During the quarter, we disposed of assets in our securities portfolios at a loss of just under a $100 million, which was offset by gains of $117 million upon the partial disposition and deconsolidation of two of our Taberna CDOs. This thereby, permanently removed these assets and their related liabilities from our consolidated balance sheet.

We adjusted the carrying values of certain TruPS and other securities for other than temporary impairment charges of approximately $93 million. We charged off $5.6 million of certain intangible assets and the entire amount of goodwill which was $75.6 million.

These non-cash asset impairments totaled $174.5 million contributing significantly to our $183.5 million net loss for the quarter. The asset impairments for the whole year totaled $517 million, causing a net loss of $379 million after taking in account minority interest.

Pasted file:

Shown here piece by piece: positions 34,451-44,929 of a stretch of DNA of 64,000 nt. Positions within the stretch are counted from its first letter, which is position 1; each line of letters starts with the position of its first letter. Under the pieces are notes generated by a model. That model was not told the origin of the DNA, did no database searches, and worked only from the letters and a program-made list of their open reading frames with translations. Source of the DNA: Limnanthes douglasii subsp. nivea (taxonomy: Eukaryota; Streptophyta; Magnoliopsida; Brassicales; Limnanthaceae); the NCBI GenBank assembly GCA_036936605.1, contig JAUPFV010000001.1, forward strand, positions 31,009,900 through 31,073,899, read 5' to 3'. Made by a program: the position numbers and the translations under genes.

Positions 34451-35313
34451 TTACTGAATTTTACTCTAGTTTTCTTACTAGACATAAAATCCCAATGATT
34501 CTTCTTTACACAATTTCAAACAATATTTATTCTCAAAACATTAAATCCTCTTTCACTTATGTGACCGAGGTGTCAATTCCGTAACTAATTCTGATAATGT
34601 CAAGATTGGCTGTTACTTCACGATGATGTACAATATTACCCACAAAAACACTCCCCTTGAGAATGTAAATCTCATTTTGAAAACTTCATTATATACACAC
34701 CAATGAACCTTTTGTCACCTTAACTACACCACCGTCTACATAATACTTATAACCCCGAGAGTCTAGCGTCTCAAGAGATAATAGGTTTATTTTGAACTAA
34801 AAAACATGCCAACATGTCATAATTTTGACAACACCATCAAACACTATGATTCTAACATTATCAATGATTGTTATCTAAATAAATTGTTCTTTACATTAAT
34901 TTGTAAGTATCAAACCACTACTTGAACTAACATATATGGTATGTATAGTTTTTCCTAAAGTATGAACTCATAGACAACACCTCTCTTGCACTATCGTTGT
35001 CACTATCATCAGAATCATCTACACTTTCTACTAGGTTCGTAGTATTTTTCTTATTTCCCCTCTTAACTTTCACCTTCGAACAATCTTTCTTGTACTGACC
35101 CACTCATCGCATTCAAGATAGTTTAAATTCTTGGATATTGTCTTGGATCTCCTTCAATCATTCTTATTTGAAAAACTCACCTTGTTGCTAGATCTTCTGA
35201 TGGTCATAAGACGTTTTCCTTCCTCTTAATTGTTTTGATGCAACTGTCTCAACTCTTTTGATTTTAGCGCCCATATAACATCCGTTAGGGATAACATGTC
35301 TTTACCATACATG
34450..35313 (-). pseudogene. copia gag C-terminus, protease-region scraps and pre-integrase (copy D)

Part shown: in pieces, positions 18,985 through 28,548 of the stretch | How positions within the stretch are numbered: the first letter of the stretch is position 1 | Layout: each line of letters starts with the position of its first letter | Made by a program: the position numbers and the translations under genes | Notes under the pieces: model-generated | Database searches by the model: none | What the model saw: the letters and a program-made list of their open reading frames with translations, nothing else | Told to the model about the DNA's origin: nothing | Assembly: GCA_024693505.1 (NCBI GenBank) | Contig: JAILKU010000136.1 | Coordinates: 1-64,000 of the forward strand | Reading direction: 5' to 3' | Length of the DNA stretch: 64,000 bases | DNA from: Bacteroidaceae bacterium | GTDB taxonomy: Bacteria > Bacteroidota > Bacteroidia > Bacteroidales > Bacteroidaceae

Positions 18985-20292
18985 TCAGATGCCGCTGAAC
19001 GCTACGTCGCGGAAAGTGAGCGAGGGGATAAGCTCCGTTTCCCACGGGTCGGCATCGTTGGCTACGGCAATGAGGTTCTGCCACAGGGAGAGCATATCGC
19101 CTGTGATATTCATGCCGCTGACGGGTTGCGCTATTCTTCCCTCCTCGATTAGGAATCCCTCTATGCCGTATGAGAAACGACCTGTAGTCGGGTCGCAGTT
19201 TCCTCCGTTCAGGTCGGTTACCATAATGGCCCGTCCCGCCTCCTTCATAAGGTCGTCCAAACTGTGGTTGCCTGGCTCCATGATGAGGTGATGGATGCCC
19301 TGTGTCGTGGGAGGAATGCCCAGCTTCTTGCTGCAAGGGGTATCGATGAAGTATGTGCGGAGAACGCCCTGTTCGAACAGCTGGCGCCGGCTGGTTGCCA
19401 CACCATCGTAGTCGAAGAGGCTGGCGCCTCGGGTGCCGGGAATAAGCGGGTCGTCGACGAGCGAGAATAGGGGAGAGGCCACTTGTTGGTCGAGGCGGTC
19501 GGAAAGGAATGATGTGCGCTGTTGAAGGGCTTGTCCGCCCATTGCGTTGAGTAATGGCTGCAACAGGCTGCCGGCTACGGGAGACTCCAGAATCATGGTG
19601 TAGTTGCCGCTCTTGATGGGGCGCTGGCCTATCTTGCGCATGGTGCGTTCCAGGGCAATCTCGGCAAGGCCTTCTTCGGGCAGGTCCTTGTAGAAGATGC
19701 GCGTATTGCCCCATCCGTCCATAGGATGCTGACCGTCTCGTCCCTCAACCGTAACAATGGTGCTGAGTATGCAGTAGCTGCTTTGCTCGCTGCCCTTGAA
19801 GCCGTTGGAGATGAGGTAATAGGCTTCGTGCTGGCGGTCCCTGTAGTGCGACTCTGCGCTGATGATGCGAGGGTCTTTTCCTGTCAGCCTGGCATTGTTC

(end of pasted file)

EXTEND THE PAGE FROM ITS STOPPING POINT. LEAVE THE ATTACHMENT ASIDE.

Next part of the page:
Turning to adjusted earnings, the net loss of $379 million for all of 2007 compares to $67 million of net income a year-ago. The asset impairment charges I described and other non-cash items were added back to determining our adjusted earnings of $28.6 million or $0.47 a share for the fourth quarter and a $166.9 million or $2.75 per share for the full year in 2007. This compares to adjusted earnings of $0.49 for the fourth quarter of 2006 and $2.54 for all of 2006.

For your benefit, a reconciliation of our GAAP net income to adjusted earnings is attached in the Schedule 2 to the press release.

Turning to dividends, our adjusted earnings that I just described corresponds to the most recently quarter dividend of $0.46 per common share that was paid on January 14, 2008. On an annualized basis, we generated $2.75 of adjusted earnings per share in 2007 and declared dividends of $2.56 per common share. Our investments in our portfolios have changed significantly as a result of the activities in the last half of 2007. And as I described, we’ve taken asset impairments in several of the portfolios, which I will now describe.